Washington, D.C. - Democratic Leader Nancy Pelosi delivered remarks at the Women's Information Network Congressional Reception honoring Congresswoman Rosa DeLauro:
“Thank you so much for your kind words and your wonderful welcome. And thank you to the Women's Information Network for what you do for women.
“I think it's perfectly more than appropriate to honor Rosa DeLauro, who has been a staunch advocate for WIN and for women advancing. I bumped into her on the elevator and told her I was coming here to sing her praises and she said, ‘no, I want you to sing WIN's praises, and so I will.
“I'm happy to join my colleagues, Lois Capps and Janice Hahn--now we have Congresswoman Eleanor Holmes-Norton from the District of Columbia. As she and I both know, when Karen Mulhauser--is Karen here? Oh Karen, right in front of my very eyes! Thank you for your leadership. When you founded the Women's Information Network, you created opportunities for the next generation of young women leaders. We are all in your debt for that. You must be very gratified to see this room full of young women leaders.
“Rosa, getting your trailblazer role, as I said, is very appropriate, and as I know she told you, we all have to be trailblazers for women. Whether it's helping women advance one way or another, mentoring women, watching women's backs as we trail blaze--blaze trail.
“Here's what I want to tell you because I know we have--obviously we come here and praise the organization--it's wonderful, it's doing exactly what needs to be done. The most eloquent statement about your work is the room that I see here, the very diverse group of young women with all the aspirations, all the prospects, all the beautiful futures, very evident here. I want more of you to be involved in public service in a very direct way. I have maintained that nothing is more wholesome for the political process and the government of our country than the increased participation of women. As Congress--okay, you can applaud that.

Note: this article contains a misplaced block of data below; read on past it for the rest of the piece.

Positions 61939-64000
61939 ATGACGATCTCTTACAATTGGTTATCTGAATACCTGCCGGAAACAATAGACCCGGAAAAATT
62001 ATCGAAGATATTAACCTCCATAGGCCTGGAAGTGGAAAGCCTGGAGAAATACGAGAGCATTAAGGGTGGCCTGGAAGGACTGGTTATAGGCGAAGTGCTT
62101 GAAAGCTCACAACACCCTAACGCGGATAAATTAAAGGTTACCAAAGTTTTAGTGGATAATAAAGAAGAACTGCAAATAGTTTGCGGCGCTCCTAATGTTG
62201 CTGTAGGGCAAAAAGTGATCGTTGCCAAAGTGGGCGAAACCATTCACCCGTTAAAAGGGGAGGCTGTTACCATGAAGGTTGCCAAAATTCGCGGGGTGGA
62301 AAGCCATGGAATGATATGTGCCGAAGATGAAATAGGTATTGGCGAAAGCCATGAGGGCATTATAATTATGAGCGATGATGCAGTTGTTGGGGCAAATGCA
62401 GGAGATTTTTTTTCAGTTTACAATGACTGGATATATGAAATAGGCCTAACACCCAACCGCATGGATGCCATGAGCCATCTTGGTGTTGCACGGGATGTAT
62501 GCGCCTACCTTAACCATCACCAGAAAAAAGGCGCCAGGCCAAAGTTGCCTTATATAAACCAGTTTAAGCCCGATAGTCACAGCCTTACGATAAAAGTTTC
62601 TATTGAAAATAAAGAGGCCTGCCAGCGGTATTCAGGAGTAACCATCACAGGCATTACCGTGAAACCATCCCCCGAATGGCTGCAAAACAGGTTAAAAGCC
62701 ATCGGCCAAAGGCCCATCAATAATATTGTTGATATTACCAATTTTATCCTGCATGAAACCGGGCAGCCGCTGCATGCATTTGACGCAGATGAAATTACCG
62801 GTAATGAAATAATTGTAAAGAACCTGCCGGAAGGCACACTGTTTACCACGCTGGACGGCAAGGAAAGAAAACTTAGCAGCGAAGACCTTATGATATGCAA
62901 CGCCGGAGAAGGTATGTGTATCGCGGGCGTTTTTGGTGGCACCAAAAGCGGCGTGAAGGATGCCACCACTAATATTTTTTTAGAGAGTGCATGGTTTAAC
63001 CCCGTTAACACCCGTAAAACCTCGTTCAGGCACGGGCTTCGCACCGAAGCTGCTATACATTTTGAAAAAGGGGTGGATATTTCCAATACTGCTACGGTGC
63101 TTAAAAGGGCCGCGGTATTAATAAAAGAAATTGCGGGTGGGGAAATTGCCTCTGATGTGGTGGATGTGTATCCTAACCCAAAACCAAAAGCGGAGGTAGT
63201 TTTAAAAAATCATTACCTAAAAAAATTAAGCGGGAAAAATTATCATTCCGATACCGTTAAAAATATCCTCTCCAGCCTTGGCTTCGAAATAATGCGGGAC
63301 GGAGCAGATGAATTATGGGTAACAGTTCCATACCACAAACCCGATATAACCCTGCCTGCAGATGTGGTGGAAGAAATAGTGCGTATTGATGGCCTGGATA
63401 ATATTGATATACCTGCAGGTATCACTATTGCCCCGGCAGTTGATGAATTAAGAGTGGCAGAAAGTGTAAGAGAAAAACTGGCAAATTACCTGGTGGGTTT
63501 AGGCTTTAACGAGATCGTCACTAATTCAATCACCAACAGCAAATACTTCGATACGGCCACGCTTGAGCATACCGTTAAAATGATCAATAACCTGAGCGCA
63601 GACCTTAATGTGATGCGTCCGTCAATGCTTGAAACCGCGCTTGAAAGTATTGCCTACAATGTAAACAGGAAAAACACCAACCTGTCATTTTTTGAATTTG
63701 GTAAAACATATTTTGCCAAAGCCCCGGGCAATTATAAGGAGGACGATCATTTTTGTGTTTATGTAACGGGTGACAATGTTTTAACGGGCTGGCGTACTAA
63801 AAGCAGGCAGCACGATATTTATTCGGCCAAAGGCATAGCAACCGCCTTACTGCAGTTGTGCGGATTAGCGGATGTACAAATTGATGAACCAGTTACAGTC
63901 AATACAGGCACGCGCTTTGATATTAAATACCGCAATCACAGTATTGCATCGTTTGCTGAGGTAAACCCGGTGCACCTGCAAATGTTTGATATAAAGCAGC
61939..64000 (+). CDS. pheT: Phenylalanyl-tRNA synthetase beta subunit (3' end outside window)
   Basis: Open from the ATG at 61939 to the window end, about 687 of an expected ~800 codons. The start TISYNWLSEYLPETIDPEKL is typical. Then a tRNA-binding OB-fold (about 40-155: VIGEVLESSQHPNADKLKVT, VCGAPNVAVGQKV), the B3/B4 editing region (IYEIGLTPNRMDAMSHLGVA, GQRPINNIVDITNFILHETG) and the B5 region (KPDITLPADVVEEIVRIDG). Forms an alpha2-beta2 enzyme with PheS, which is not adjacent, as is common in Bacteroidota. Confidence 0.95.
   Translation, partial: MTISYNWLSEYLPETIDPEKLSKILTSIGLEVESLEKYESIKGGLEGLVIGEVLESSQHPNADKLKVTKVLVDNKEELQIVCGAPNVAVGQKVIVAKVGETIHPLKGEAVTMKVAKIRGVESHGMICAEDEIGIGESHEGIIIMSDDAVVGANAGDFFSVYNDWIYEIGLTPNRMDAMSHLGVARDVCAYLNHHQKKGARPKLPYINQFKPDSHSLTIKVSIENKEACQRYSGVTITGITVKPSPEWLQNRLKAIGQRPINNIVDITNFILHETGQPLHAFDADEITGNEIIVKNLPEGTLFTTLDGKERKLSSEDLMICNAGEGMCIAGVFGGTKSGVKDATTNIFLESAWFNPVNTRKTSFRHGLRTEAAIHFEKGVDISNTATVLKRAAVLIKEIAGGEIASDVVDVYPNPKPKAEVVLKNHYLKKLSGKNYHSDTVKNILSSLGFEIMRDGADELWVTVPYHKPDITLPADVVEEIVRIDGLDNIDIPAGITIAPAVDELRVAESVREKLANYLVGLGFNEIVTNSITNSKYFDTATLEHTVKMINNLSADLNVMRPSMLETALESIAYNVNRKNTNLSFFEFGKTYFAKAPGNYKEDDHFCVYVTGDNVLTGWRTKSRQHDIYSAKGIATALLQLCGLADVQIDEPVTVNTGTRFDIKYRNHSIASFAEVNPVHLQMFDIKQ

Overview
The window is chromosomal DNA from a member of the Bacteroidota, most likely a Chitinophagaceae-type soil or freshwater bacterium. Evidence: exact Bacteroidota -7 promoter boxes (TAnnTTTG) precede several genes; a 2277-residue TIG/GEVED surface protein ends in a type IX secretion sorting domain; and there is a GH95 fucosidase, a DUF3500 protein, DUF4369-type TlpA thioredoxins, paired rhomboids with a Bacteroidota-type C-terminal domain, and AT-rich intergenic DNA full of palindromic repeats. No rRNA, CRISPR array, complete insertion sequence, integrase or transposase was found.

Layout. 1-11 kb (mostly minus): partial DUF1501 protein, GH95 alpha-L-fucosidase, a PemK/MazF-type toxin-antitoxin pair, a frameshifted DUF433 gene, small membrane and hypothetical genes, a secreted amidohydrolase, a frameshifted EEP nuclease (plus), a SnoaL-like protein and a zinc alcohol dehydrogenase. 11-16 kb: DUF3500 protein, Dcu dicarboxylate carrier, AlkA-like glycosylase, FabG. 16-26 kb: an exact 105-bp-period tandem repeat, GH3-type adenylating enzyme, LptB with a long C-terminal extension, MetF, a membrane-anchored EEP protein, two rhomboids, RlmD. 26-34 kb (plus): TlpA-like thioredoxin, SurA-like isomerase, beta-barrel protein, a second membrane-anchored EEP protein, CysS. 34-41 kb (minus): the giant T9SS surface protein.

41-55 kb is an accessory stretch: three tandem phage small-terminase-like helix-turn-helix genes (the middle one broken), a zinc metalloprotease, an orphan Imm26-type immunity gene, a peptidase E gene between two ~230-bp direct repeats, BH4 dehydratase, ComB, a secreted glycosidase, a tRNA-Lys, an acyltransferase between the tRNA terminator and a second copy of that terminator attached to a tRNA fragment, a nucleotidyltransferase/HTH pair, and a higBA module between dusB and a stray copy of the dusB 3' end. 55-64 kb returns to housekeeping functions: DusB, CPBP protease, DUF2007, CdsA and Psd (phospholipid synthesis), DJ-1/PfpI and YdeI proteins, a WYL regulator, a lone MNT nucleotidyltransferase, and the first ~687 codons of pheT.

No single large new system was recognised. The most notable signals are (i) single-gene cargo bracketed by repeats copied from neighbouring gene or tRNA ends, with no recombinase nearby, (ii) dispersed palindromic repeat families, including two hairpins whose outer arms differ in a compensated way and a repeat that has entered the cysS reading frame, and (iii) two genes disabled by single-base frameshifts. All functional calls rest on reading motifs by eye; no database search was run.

“And so, I said to the Girl Scouts today, I started the day with the Girls Scouts' 100th birthday, I said to these little girls who were sitting on the floor, I think some of them were Brownies--they were very young,--that the contribution that you make is very unique. Nobody can make your contribution but you. So you have to know your power about all of this. That's why I called my book ‘Know your Power.'
“Know your individual power. And the fact is, is that some of you may decide that public service is of interest to you, by staffing, by taking the lead on issues, or maybe, this is not for the faint of heart, but maybe in running for office yourselves. And that is very important. And we can help each other to do so. But that faint of heart part is the part I want to remove. And I believe, and I tell this to my colleagues almost every meeting, that part of the legacy we want to have, if I may be able to use a political word for just one moment, part of our legacy as Democrats is to say that we want a new politics, free of special interest money. If we can have reform, so we have clean campaigns, think of how many more women would run for office.
“So my pitch is: we want more women, we need political finance reform. Because so many women say, ‘oh I can't raise the money; they're going to use all that money against me.' I know that story. But you shouldn't have to worry about that. You should be able to run because of the contribution that you make, because of the ideas that you have, the vision you have for our country, the knowledge you have in judgment in how we should go forth, the plan you have to do that, the friends that you can attract because of your passion, your passion for our country and a better future for everyone. And, quite frankly, the responsibility that we have to other women to continue to lift women up. And we all have our role to play.